NaviCare/SoinsNavi: New Brunswick Navigation Centre for Children with Complex Care Needs
Dr. Rima Azar, Dr. Alison Luke, and Dr. Shelley Doucet
I am a Co-Principal Investigator with Dr. Rima Azar from Mount Allison University on a project that was funded through the New Brunswick Children’s Foundation ($750,000) to develop a navigation centre in New Brunswick for children with complex care needs. The primary aim of the centre is to help facilitate more convenient and integrated care to support the physical, mental, emotional, and social needs of the children and their families. Children are assigned a patient navigator – a role that is relatively new in Canada. The patient navigators, one a registered nurse and the other a lay navigator, helps families coordinate access to appropriate services and resources for their children. In addition, they act as a resource for the child’s care team, ensuring that the care remains integrated. The services offered are based a needs assessment conducted by our team in 2015-2016, which involved over 120 interviews with children and their families as well as with health, social, and educational stakeholders. Our team also did multiple site visits with navigation programs across North America and conducted an environmental scan of services available for children with complex health conditions in NB and in PEI. To help ensure that NaviCare/SoinsNavi meets the needs of children and families, we have a Family Advisory Council, which includes five volunteers. These are parents of children with complex care needs or youth/young adults who have experienced growing up with a complex care needs. They meet monthly or as needed to advise the research team, our staff and the Patient Navigator.
Please see website http://navicare-soinsnavi.ca/ as well as UNB’s press release for more information on the centre: https://blogs.unb.ca/newsroom/2017/01/10/new-centre-for-children-with-complex-health-conditions-launched/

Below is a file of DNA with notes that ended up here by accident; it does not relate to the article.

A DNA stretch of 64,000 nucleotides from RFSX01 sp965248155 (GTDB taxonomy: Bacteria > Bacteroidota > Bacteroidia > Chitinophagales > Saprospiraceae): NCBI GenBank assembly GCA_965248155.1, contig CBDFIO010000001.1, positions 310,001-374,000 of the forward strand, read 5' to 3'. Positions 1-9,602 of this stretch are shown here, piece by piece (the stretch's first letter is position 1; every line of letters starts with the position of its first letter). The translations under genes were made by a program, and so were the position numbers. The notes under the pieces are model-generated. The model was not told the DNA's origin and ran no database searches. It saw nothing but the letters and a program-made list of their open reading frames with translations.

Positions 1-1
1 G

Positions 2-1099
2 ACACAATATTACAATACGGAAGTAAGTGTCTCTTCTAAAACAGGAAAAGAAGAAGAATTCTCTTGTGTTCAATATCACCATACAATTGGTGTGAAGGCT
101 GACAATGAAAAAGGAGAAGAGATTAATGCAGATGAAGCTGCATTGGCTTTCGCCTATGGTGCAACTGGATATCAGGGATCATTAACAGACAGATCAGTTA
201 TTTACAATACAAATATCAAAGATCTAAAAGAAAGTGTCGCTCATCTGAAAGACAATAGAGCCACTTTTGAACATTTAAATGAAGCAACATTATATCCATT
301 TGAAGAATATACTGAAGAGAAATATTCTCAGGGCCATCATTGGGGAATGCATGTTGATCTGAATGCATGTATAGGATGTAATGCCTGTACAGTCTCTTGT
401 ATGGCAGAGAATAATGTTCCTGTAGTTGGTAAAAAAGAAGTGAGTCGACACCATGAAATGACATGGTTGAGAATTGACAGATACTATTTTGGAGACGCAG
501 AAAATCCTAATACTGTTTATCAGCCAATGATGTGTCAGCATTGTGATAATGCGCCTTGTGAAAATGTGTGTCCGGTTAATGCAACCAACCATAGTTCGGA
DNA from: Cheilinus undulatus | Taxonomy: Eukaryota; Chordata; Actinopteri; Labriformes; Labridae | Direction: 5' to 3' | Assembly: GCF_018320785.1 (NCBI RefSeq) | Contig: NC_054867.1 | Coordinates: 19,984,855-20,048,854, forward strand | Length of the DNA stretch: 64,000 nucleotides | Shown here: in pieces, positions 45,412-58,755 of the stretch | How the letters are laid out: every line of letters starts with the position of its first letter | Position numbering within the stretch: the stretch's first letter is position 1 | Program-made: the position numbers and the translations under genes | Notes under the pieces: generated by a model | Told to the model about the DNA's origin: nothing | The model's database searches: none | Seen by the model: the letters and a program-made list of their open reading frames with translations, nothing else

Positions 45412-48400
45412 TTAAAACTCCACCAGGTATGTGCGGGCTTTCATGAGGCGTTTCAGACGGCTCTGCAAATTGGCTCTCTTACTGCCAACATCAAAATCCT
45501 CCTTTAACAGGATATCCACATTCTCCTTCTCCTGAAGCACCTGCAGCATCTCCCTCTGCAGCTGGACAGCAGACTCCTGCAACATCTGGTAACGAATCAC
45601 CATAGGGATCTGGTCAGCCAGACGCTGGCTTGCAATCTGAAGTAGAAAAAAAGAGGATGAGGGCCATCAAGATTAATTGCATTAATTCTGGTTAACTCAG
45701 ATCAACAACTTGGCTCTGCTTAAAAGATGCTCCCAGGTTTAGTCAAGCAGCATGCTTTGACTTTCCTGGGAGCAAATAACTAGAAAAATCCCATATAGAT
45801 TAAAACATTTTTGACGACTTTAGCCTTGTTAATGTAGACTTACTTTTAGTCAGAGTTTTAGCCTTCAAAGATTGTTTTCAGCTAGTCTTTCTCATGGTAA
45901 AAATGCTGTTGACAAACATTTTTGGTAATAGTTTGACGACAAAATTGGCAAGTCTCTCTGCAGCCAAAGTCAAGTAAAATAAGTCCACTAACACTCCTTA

As part of the needs assessment for the navigation centre, our research team secured an operating grant from CIHR under the SPOR Quick Strike program ($100,175; I am the Nominated PI).
The goals of the quick strike project are to:
define children with complex health conditions.
explore the needs of children with complex health conditions and their family.
identify the services and programs available to address their needs.
identify and classify children with complex health conditions in NB and PEI.
To do so, we are engaged in searching literature, conducting interviews (with children, families, and stakeholders), and creating a tool to identify and classify complex health conditions in child patients.
Quick Strike Research Team:
Co-Principal Investigator’s: S. Doucet, R. Azar, W. Montelpare;
Co-Investigators/Collaborators: S. Gander, M. Andre Doucet, A. Horsman, N. Hyndman, T. McDonald, B. Miedema, G. Potter, R. Stoddard, D. Nagel.
I played an active role in securing funding for this project. As such, I prepared multiple sections of the proposals, worked on multiple drafts of revised versions of the complete proposals, and met with funding stakeholders to present our proposed research.
Within the overall project, multiple research projects are being undertaken. I am taking the lead on projects that relate to interprofessional practice and integrated service delivery. I am also involved in supervising trainees and employees engaged in this project.
In less than one year, our team has grown in size to include two post-doctoral fellows, two PhD trainees, two four-year undergraduate medical student researchers, four honours students, a full-time program coordinator, and five research assistants.